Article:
In the late-1980s, there was a Q article about Phil Collins doing production rehearsals for his tour in a Surrey village hall. Okay, I know this isn’t the most promising start to a blog post, but bear with me. It was full of jolly juxtapositions like members of the Phoenix Horns munching digestive biscuits in the kitchen with the vicar’s wife, one of Collins’ perkier numbers (“Sussudio”, if memory serves) sapping too much power and knocking out whole sections of the village’s electricity, and then the whole shebang having to pile out of the space by 7pm one night due to a prior booking from the local Women’s Institute. Silly old Phil, we all thought. Didn’t he have a proper rehearsal space to go to?
Fast-forward 25 years, and plans for Fink’s production rehearsals are plunged into a skipful of turds by one of those professional rehearsal spaces turning round at the eleventh hour and calmly announcing that they don’t allow use of a smoke machine. Panic! Fink’s entire live show is based around a smoke machine. I’m personally lost if I can actually see the rest of my band through lack of fog. But where can we find a space for five three-meter tall lighting stacks and a five-piece band for four full days with, ooh, one week’s notice? Homerton’s old public library in East Hackney, that’s where, now rebranded as Chats Palace and – although termed a “community arts space” – with a vibe as homely as an episode of The Archers included in the price, i.e. it’s a village flipping hall. And what a lovely place it was. Great coffee place next door. Diamond geezer of a technical manager who’d seen real live punk gigs in the very same hall during the late seventies. Chill-out spot for the day patients of Homerton Mental Hospital in the park across the road. If it wasn’t for the minor inconvenience of having to move our entire production out of the room each night for such vital activities as kids’ Ju-Jitsu club, we’d be rehearsing there all the time. Once again, Phil Collins is proved right.
Anyway, to the show. Once again employing the twin artistic powerhouse of 59 Productions, theatrical gunslingers of War Horse fame, and our own lighting director Andres “Argy” Atkinson, a man who can single-handedly set up an entire lightshow while speaking up to six European languages, we set about creating 90 minutes of pure sensual assault. I don’t know what sort of dreams those 59 people have, but I’m sure they must involve perpetually strobing lights and lots of technical Lego. The five lighting monoliths – by the end of the week named variously “Steel-Henge” and “Steelosaurus” – pump out beams, sparks, slow dims and rapid-fire flashes like the lighting equivalent of those giant robots in War of the Worlds. By the end of the week we’d added some key new songs to the set, including “Green and the Blue” with its extended atmospheric outro where we all pretend to be one of those anti-insomnia CDs, and “White Flag” when our sound man Rob gets to stick all the instruments through the same Tesco’s Value delay effects pedal and turn the intensity up to eleven. Up in the viewing gallery, the 59 Productions boys and girls sat studiously behind their laptops, fine tuning the fades and flashes (or perhaps catching up on a few emails), and after four days we had a show. We unplugged, and prepared ourselves for the next problem.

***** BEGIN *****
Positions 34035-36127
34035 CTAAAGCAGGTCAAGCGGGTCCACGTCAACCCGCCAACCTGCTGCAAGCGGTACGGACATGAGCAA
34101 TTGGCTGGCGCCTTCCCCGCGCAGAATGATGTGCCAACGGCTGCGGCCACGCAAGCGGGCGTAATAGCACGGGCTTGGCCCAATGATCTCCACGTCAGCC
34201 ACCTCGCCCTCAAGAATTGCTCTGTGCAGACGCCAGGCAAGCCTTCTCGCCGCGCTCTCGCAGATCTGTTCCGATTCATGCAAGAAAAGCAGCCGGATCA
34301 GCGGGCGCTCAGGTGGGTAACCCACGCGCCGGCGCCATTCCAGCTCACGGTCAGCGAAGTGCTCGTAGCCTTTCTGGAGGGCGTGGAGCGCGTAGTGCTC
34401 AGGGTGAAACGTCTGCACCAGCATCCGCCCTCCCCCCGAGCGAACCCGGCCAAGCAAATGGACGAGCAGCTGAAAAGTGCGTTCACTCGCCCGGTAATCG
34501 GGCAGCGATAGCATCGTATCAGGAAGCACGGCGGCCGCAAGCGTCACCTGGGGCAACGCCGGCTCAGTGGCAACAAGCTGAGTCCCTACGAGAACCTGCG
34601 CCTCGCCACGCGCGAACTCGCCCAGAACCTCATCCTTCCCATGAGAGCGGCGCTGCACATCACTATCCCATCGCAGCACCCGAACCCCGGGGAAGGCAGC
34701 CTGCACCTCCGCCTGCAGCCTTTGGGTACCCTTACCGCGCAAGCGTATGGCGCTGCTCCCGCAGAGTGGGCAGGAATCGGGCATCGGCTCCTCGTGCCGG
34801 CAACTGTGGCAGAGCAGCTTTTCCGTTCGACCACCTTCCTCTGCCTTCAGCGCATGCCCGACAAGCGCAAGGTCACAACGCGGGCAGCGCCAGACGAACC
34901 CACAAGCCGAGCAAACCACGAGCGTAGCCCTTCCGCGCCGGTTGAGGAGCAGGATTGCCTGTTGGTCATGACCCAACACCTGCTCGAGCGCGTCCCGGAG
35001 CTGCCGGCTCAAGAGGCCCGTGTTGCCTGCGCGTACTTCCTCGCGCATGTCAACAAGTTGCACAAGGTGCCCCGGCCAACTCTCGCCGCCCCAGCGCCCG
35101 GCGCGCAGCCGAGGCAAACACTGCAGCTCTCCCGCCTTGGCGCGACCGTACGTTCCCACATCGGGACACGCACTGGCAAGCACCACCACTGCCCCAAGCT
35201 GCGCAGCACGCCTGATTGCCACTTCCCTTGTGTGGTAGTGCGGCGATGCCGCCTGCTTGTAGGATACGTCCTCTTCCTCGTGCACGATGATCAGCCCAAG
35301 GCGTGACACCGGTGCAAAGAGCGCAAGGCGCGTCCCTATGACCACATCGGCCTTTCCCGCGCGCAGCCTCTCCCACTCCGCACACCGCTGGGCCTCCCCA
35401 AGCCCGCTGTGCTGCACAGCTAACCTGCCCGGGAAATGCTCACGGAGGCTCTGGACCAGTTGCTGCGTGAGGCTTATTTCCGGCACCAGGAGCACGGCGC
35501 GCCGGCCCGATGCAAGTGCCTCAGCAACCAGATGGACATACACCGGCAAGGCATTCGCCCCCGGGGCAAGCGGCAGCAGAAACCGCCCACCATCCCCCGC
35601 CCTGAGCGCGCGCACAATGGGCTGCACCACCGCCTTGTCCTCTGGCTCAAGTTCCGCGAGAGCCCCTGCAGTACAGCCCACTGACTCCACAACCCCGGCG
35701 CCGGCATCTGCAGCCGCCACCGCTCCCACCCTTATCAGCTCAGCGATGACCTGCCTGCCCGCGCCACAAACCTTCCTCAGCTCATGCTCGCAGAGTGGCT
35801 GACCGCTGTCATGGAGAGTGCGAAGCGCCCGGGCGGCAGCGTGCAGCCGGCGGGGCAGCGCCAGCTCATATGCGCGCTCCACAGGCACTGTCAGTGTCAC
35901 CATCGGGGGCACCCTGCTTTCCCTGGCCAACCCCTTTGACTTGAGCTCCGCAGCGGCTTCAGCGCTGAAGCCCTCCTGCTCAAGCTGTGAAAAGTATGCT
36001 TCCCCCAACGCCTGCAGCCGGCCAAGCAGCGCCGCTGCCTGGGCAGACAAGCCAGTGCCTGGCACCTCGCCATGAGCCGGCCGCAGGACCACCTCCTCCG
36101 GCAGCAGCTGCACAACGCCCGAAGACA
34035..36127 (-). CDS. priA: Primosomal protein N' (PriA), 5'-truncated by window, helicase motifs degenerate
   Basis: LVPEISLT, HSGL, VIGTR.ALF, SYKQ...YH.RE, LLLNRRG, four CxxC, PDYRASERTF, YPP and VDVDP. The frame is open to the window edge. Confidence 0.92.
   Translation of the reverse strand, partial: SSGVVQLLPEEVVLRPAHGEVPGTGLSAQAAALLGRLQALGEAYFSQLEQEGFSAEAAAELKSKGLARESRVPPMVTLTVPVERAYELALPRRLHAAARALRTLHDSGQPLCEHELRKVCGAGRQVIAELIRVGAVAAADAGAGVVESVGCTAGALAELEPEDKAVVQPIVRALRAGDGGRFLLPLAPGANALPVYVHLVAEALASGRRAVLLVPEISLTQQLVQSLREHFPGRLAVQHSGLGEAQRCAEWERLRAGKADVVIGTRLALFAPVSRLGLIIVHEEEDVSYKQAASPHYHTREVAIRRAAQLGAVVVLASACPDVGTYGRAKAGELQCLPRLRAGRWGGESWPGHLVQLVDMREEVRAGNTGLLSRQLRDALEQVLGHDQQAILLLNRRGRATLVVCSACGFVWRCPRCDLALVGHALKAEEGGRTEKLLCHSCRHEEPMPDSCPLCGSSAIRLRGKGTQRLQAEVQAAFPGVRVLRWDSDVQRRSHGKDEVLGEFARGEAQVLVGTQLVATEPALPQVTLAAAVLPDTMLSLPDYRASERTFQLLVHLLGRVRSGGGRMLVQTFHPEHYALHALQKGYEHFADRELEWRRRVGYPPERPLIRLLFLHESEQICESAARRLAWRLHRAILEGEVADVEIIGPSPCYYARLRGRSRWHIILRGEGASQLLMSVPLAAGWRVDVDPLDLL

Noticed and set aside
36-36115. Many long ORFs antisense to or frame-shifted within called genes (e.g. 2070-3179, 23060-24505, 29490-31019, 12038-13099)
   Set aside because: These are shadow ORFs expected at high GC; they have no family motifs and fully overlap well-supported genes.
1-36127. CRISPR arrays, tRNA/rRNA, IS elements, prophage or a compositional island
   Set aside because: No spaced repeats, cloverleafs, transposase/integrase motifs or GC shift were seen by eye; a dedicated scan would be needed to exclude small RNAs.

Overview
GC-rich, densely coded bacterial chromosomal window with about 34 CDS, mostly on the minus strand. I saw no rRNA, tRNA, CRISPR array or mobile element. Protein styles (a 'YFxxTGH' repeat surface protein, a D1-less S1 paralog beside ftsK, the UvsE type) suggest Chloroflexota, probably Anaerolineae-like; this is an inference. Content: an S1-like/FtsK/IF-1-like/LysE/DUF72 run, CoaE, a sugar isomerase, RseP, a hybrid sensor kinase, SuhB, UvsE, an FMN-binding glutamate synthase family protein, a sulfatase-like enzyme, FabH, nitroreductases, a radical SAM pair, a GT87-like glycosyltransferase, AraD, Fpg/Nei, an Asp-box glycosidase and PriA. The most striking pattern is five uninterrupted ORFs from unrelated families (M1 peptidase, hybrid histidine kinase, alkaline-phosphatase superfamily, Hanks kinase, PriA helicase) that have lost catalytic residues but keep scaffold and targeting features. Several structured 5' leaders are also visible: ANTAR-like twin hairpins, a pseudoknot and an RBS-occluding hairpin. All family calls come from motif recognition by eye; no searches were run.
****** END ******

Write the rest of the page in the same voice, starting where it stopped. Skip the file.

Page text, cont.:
When “folded down”, the five lighting monoliths are really quite compact, in the sense that if you happen to have an enormous warehouse attached to your office or flat, you might be able to squeeze them in. Hilariously, as five o’clock struck on the Thursday, everyone else thought they were going to be stored somewhere else. 59 thought they were going to the band’s place. The band thought they were going to the flight casing place. The flight casing place thought they were heading for 59’s place. Suddenly we had a room full of steel with nowhere to go and a tap dancing class starting in forty-five minutes. After a few seconds of teeth-gnashing, our amazing management team quickly found a last minute storage space, and also the number of a 24-hour Lorry-To-Come-And-Pick-Up-Your-Shit service (no, we didn’t know they existed either) and a while later a wiry grey-haired dude appeared with a truck and we all started pushing the thankfully wheeled monoliths precariously across the car park, being careful not to scrape the bottom on random rocks and stones or crash them into the arriving tap dancers. They really don’t teach you this sort of thing in rock school.
So it was goodbye to our temporary Homerton home, we’d learned a lot: Guy, Ruben and Chris discovered totally new parts of the London Transport system, Fin had improved his personal best Brighton-to-London landspeed record on a daily basis, Rob our sound engineer had spent most of the week fixing the rented sound system so I’m not quite sure what he’d learned, and me, the smug bastard who lives in Hackney anyway and could have practically walked there each day, I’ve learned that the 236 bus is marginally better than the 276 bus and has ever so slightly less mad people on it. Happy days.